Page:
One of the biggest threats to American democracy right now isn’t nuclear war or terrorism, but the growing narcissism and nihilism of the public, says Tom Nichols.
Nichols, an instructor at Harvard Extension School and the U.S. Naval War College, recently authored Our Own Worst Enemy. The book details how a lack of civic virtue combined with Americans’ expectation that the government take care of their needs now pose an existential threat to our system of government.
Nichols borrows a movie scenario to illustrate: In “Three Days of the Condor,” two CIA agents tensely discuss the covert bust of a nefarious plan to invade the Middle East for its oil. When a senior official, Higgins, says it was actually a good plan, his callousness stuns a low-level analyst. But Higgins says that in desperate times, people don’t care how resources like oil and food are secured for them: “They’ll just want us to get it for them.”
The result, Nichols says: “You will have a technocracy that just doesn’t ask us our views anymore because they can’t get an answer out of us. And I always say, this will not be a takeover. Other people will govern us by default because we don’t care.”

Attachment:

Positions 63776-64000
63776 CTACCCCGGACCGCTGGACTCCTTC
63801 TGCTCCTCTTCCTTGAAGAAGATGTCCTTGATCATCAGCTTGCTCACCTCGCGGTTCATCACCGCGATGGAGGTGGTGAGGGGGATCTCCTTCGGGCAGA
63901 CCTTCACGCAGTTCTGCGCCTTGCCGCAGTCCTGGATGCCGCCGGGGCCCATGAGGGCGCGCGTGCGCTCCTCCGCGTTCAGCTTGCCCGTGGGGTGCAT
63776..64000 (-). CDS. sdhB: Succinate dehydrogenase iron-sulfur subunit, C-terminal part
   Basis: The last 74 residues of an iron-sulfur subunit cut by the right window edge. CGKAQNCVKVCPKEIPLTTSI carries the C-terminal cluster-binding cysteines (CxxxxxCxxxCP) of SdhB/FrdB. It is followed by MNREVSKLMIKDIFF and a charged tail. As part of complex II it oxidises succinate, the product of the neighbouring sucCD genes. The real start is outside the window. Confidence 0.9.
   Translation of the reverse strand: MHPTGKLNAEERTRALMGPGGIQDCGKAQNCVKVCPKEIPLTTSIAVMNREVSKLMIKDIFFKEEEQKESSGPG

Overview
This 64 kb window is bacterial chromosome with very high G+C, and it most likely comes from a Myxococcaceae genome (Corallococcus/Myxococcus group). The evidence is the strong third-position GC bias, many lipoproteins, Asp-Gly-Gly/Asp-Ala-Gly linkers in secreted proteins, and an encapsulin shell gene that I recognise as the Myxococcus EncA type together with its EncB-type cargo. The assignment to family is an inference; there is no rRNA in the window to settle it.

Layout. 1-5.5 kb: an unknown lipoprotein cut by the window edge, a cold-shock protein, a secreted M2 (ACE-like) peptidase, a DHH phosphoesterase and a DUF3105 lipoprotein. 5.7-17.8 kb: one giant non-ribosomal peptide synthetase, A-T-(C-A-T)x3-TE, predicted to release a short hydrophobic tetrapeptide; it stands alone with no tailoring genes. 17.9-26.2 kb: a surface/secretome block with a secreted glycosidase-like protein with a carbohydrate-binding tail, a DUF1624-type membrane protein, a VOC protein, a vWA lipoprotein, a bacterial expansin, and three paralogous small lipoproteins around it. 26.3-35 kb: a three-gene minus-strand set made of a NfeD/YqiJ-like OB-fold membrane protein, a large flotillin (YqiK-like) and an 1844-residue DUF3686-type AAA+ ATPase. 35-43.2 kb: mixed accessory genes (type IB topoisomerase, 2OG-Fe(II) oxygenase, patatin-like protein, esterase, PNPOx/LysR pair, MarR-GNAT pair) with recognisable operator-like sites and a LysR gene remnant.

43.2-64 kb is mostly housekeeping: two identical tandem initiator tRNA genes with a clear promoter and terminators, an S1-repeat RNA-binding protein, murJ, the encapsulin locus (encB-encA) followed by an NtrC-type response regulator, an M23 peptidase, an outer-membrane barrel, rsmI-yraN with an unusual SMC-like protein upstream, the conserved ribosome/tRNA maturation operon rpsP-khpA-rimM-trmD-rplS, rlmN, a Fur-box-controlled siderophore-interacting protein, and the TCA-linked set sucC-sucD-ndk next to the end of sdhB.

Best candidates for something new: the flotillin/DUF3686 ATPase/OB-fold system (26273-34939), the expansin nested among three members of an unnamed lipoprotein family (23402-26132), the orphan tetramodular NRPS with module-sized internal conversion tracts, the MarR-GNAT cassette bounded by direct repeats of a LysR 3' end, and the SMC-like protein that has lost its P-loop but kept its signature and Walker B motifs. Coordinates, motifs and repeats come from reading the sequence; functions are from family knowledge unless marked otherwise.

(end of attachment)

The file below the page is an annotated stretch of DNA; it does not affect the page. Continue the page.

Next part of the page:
Harvard Extension School sat down with Nichols to talk about the book and the current state of democracy.
EXTENSION SCHOOL: Give me a brief description of your book.
NICHOLS: Democracy is in trouble in the United States and around the world, and the usual explanations for it didn’t seem to me to be capturing the reality. The usual explanations were globalization, economic anxiety — big tectonic changes, and almost always raw economic explanations. And I didn’t find those compelling.
The answer I came to is that there’s no way to track the decline of democracy with anything but large cultural changes, which have been in motion for 50 years. But I really thought the strongest relationship was the growth of an affluent, narcissistic society and the decline of civic and democratic virtue.
We are expecting too much from democracy without really having to participate in it. We’ve become very entitled. We’ve become very self-centered. And we think that every inconvenience is a failure of democracy. We think that even the major things in our lives are a failure of democracy — if you lose your job, if a factory closes, if your health goes bad, somehow, everything has failed you.